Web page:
With university fees having increased up to £9,000 per year for students in England, it’s important to ensure you get what you sign up for.
And it's important that you feel your degree or university course is giving you value for money.
Recent Which? research found that one third of students didn't think their course was value for money.
Students also expressed concerns about the support received to help them succeed in employment, the quality of the academic experience and the cost of university.
In addition, many students reported experiencing issues relating to the organisation of their course.
One fifth of all students who said their course had been worse than expected attributed this to some type of poor course management.
In addition, many students reported that they were required to cover additional course costs.
Many students also told us they had experienced unexpected changes to their course, such as a change in who teaches a module, changes to module content, a change in course location or a rise in fees.
Minor changes to a degree course are not unusual.
For example, minor changes to your timetable or modules are changes that are unlikely to impact significantly on you or your course.
However, some changes can have a very significant impact on you if they are a major departure from what you signed up to.
Examples of major changes:
If you have experienced one of these types of changes, you could consider making a formal complaint and seeking redress, which could be financial.
Universities and degree course providers should give you the following information before you start your course:
In the context of a degree course, it might be a misleading action if the course was described as having particular core attributes which in fact are not the case.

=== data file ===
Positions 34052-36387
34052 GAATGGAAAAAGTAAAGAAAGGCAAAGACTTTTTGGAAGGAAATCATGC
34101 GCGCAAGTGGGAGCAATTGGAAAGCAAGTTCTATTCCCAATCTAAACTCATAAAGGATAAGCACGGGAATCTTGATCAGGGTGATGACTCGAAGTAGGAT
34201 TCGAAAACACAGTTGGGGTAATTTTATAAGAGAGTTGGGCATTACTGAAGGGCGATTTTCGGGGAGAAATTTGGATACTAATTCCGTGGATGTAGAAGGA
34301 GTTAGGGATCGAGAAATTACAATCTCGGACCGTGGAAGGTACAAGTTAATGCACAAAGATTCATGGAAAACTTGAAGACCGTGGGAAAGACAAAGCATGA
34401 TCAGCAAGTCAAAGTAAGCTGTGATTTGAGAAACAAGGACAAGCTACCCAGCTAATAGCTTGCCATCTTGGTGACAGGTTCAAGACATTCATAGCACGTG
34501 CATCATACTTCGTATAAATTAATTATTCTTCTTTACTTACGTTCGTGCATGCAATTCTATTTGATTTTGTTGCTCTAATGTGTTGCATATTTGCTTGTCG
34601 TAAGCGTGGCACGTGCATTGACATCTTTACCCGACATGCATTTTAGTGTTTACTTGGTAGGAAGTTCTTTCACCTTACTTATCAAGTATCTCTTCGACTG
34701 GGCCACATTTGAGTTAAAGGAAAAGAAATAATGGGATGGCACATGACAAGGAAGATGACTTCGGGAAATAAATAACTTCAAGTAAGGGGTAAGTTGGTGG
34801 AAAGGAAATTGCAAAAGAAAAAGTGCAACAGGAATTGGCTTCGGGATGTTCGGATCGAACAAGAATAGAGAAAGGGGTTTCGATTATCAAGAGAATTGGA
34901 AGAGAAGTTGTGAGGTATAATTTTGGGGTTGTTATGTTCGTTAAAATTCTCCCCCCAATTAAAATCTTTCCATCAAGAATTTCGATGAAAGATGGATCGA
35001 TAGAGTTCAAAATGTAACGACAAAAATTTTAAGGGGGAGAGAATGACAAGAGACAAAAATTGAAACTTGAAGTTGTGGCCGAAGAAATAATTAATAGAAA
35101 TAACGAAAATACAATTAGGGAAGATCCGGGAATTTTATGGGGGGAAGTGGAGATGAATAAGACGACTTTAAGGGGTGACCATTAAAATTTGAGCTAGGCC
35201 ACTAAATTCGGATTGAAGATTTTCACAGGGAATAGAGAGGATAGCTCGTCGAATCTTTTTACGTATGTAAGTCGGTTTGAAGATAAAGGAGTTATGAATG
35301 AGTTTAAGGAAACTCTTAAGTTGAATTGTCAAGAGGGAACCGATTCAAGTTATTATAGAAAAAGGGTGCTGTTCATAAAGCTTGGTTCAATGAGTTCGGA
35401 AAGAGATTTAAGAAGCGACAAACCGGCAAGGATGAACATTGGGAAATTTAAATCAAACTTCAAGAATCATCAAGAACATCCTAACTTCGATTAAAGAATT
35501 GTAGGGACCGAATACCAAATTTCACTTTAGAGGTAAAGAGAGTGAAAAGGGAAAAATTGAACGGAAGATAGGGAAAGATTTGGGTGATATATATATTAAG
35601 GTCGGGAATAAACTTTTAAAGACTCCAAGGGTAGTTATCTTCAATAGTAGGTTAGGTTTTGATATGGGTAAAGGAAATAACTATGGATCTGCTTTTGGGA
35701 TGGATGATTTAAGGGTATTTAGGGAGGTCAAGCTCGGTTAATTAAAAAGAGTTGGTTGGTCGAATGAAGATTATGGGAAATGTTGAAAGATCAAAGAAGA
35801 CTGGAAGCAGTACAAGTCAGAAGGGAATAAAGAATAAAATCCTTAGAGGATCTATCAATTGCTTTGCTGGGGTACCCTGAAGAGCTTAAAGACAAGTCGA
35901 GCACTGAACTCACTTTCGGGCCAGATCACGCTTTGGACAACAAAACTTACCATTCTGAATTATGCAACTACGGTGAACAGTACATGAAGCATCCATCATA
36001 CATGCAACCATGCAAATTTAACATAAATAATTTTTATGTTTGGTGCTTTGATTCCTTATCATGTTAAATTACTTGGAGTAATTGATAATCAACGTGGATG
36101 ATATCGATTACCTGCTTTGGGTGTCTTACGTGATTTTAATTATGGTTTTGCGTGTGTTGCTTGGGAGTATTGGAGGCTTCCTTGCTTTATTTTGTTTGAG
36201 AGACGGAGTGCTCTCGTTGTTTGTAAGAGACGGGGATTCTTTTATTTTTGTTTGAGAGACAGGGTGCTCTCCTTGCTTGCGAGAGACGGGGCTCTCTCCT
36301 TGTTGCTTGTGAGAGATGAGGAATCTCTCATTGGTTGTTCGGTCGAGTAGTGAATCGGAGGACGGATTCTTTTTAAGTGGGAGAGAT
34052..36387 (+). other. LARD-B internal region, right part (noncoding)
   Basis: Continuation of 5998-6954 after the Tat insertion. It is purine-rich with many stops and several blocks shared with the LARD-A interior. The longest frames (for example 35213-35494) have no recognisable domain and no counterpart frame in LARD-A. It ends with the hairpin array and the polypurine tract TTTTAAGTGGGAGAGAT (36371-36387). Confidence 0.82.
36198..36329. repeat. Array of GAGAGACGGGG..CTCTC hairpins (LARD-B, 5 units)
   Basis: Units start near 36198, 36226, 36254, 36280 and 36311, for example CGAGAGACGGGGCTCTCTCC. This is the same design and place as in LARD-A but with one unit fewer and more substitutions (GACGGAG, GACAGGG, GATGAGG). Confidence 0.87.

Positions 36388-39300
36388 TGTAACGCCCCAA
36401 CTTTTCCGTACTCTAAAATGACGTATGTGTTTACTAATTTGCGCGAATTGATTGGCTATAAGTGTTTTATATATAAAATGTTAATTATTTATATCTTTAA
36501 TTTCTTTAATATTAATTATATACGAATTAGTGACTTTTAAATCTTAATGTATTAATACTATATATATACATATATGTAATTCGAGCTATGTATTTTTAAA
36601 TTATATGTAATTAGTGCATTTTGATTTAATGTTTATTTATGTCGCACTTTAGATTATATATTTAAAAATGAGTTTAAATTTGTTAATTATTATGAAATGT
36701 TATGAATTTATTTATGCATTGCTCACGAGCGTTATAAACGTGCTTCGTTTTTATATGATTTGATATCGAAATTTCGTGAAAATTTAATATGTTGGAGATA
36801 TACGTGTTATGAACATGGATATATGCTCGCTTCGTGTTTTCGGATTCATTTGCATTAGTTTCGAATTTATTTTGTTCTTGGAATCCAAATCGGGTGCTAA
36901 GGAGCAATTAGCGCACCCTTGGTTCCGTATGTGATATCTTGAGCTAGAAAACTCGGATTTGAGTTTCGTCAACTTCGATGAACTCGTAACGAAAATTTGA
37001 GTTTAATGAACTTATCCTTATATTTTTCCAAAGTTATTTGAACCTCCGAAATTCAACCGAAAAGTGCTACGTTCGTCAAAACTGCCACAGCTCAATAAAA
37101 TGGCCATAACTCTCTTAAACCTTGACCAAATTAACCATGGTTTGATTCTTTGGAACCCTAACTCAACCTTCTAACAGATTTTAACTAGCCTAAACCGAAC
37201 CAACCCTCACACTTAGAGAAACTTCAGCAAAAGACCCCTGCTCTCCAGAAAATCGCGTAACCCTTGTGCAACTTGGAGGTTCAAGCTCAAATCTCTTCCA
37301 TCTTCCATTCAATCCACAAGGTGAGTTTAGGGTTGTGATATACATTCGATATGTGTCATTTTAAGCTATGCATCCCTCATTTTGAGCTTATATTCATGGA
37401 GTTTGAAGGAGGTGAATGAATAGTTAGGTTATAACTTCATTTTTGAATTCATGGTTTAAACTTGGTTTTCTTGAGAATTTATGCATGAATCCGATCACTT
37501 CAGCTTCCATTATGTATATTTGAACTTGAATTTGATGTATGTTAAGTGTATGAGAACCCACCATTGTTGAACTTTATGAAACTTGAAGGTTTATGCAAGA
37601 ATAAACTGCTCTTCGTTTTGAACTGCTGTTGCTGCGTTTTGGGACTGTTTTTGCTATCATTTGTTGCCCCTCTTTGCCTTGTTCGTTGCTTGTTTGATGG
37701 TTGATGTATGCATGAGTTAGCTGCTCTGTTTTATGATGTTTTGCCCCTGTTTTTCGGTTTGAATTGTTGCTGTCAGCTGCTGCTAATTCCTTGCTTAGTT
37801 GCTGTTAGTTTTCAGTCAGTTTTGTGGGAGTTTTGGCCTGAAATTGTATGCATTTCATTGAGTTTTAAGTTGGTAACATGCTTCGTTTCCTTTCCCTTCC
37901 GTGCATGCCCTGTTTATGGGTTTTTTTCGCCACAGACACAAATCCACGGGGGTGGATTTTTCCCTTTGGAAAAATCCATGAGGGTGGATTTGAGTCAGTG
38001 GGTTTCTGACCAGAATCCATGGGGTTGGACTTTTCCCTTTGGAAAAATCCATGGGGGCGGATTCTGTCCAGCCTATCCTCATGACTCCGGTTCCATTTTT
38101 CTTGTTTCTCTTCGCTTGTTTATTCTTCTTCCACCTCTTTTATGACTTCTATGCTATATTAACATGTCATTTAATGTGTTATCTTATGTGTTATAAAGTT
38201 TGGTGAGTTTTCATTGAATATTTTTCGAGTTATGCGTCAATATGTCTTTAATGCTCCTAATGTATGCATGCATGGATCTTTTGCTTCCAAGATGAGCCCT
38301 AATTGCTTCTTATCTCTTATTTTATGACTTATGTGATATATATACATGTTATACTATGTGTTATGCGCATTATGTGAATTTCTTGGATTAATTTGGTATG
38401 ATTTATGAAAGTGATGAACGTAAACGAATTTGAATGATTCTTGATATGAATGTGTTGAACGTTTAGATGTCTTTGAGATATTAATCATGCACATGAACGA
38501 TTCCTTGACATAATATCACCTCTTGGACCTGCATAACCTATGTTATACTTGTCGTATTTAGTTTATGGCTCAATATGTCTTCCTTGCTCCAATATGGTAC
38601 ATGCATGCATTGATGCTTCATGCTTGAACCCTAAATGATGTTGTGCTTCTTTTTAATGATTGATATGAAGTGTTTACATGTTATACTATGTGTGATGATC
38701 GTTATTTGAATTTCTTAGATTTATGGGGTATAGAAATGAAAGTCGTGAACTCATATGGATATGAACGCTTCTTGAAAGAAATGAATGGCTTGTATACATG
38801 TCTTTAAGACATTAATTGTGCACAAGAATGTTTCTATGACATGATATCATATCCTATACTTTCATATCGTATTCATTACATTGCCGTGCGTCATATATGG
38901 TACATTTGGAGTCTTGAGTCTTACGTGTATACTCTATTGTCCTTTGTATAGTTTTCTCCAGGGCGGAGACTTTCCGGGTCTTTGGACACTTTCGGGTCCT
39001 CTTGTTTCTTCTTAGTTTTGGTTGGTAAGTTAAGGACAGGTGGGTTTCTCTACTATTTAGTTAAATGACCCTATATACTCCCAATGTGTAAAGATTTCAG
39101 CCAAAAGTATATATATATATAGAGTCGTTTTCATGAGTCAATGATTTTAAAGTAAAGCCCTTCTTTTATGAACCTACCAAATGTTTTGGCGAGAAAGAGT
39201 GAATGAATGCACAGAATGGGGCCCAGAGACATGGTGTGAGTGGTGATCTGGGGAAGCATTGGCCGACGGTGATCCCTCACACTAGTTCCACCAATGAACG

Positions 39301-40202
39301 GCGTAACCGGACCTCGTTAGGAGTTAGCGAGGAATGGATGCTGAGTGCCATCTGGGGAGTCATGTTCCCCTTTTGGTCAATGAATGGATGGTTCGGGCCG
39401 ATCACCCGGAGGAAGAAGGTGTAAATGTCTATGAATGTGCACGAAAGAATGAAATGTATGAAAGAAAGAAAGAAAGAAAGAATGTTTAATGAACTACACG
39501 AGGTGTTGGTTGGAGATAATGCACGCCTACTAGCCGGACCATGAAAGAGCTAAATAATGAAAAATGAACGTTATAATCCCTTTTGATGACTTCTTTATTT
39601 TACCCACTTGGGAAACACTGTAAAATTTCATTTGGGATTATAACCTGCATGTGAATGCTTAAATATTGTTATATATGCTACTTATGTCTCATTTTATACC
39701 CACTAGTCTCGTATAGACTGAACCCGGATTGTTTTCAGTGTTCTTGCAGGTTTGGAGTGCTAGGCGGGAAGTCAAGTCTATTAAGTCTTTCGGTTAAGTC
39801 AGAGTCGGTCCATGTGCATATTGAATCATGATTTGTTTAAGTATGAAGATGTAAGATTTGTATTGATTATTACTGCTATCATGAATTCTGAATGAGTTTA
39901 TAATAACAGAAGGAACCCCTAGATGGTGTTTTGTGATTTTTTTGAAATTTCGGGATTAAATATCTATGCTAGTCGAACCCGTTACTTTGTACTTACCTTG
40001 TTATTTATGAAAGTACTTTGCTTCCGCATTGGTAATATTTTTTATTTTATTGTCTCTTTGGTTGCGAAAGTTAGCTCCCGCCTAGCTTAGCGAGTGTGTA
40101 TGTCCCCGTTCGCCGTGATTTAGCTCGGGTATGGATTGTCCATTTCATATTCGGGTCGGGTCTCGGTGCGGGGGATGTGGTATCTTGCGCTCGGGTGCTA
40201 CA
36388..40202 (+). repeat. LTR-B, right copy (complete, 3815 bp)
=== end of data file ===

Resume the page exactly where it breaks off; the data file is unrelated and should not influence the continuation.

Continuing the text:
For example, if you paid for a course because you were told that it could be completed on a part-time basis, but it turned out to be a full-time only course.
As of 1 October 2014 you now have new rights to financial redress under the Consumer Protection from Unfair Trading Regulations if you’ve been the victim of misleading actions, which mean you could be due a refund.
You might also potentially be entitled to compensation.
Misleading omissions are also banned under the Consumer Protection from Unfair Trading Regulations.
This means that a company or organisation can’t hide or leave out information which would lead you to change your mind about signing a contract.
For example, if you were told about the headline cost of your course before you signed up, but you were not told about other compulsory fees (such as lab fees) that you would have to pay.
You can’t claim any financial redress for misleading omissions under these regulations, but making a complaint could still lead to your university or course provider changing its ways, or could prompt intervention by a regulator.
If you've had a significant change made to your course and your university is saying there's nothing you can do because it has a right to make the change under the terms of your contract, your university could be holding you to unfair contract terms.
This means that a contract term could be deemed unfair if it allows your university or course provider to materially change your course (a 'variation clause') without your consent and without good reason.
Your university cannot rely on an unfair variation clause to make detrimental changes to your course.
Things within the course provider's control, which they could have predicted and planned for, are unlikely to be a valid reason to make a significant change.